Leadership | Coaching

Let’s Talk Leadership and Coaching

What do you think of when I say Leadership and Coaching? If you close your eyes and visualize the idea of Leadership and Coaching the natural inclination is to think of one of two examples. 

The first being a pre 1980’s autocratic heirarchy, where the leader or coach stands elevated above all. This scenario is an edict driven model that features leaders who are driven by a sense of providence and power.  By virtue of their position and job responsibilities, they not only control the efforts of the team, but monitor them for completion –often under close scrutiny. They micromanage and stand ready to point out failings. 

Do not confuse autocratic leadership with assertive leadership. At the end of the day, someone has to make a decision. How that decision comes to pass is connected to the type of leadership that is in place. 

The second thought you may have experience features a leader or coach who stands equal with all on the team and plays host to an open forum of collaborative idea sharing in a bid to plot efficient solutions. This open leadership concept triggers a discovery of team member individual strengths. The shift from the autocratic to the authoritarian approach to leadership personalizes the entire experience which organically increases the shared connections between team members regardless of their title and role. 


Participative Leadership (also known as democratic leadership) is a participative approach that blends laissez-faire and autocratic leadership to find a middle ground.  The participative leader actively encourages participation from employees in decision-making, but then makes the final decision for the group.  The benefits here are improved employee morale as they feel valued and respected.  Here, all members of the team bring many more creative ideas to the table.  This leadership style, however, does not work so well in those instances when decisions must be made rapidly as the participation process can take some time to sort through.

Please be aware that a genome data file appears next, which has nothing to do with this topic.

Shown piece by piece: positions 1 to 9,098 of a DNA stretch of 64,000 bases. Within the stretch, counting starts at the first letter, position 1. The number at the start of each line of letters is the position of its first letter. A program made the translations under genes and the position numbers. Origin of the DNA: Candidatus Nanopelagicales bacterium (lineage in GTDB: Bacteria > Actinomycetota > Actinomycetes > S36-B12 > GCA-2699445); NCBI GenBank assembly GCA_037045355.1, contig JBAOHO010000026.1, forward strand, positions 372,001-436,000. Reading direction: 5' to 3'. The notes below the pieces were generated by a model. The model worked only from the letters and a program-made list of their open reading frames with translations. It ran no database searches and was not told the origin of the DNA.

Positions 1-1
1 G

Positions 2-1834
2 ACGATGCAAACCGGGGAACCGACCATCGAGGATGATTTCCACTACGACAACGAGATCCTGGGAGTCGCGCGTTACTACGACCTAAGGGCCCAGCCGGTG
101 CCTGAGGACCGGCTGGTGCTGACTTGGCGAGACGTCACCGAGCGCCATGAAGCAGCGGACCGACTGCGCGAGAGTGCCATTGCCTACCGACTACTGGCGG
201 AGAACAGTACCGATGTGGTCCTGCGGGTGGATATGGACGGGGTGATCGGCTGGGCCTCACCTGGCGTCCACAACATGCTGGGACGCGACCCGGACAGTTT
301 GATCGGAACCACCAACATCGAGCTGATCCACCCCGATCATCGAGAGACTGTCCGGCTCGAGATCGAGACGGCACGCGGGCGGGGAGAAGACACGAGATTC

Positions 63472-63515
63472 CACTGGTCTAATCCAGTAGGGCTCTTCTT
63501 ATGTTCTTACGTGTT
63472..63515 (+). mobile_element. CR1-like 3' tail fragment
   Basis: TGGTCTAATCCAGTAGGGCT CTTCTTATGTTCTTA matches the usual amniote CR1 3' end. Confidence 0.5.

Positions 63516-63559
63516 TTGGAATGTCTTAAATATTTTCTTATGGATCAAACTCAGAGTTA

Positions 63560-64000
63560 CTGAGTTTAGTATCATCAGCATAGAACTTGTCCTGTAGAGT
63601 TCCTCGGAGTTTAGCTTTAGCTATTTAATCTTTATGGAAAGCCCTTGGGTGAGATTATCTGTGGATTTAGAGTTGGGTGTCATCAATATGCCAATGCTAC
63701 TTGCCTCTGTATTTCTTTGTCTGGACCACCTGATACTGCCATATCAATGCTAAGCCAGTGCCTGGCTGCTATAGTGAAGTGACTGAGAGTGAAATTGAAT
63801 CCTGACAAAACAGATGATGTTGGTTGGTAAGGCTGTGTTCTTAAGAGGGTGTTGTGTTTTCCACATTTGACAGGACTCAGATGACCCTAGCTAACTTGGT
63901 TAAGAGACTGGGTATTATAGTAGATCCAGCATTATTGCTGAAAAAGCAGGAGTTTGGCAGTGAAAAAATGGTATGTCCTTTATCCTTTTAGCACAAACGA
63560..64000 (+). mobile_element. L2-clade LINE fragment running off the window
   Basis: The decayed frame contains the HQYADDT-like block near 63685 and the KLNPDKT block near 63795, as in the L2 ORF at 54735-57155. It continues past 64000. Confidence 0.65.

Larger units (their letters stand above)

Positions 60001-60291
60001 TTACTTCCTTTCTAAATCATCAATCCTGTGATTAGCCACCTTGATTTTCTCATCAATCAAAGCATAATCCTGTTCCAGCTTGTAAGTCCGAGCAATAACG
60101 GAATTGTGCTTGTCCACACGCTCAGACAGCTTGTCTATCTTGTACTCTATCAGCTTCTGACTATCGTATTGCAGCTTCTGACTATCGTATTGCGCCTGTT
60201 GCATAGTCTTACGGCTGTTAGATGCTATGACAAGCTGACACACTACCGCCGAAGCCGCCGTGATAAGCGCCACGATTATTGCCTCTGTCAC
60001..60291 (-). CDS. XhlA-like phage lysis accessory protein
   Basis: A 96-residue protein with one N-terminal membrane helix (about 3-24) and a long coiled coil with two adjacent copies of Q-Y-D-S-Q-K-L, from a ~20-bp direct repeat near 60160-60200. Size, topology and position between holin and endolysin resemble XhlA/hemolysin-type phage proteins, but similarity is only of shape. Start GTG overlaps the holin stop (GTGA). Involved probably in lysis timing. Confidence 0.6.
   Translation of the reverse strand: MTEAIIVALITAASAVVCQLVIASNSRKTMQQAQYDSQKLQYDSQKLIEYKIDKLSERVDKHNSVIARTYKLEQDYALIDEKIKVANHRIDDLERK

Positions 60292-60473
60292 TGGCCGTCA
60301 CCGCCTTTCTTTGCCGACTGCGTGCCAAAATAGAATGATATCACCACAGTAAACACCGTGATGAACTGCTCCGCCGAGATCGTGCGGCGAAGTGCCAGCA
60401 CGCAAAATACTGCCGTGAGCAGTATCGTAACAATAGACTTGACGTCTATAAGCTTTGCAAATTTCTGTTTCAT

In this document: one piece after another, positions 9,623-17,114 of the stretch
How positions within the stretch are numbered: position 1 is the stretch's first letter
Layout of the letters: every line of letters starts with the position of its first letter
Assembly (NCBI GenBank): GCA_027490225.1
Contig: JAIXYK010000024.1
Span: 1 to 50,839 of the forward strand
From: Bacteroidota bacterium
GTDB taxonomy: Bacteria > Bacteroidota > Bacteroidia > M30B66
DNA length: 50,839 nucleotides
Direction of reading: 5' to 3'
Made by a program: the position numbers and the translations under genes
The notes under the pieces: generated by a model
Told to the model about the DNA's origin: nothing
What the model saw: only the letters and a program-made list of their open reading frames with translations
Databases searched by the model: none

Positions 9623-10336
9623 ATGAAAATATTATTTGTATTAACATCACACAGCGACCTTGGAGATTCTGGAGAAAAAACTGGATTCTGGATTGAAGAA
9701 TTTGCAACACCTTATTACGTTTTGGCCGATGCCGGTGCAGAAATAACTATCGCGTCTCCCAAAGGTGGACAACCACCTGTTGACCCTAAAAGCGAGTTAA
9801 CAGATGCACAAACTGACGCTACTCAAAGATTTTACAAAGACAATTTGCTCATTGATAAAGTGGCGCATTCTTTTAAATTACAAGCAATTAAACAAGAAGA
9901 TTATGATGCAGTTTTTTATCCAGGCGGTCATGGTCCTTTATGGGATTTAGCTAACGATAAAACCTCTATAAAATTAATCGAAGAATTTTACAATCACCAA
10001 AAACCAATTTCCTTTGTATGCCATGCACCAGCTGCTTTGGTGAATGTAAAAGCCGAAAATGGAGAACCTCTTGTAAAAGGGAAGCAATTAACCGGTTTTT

Transactional Leadership

Transactional leadership incorporates rewards and punishments in exchange for employee performance.  The leader and employee will agree on goals and pre-determined standards to meet those goals.  In this style, the leader provides direction and oversight and then reviews the employee’s performance in meeting their goals.  Employees are rewarded for meeting or exceeding the goals (i.e. with bonuses) or punished if they fail to meet their goals.  This style of leadership is typically more passive and does not encourage out-of-the-box thinking.


Transformational leaders create a vision for their employees and communicate it often.  These leaders identify the need for change and then become that agent for change through inspiration and motivation.  This leadership style will typically improve employee morale and promote inclusion within the group.  The transformational leader is a role model for their employees and strives to understand their strengths and weaknesses in order to enable them to be their best.  In contrast to transactional leadership that maintains the status quo, transformational leaders inspire their employees to change in order to meet the strategic goals of the organization.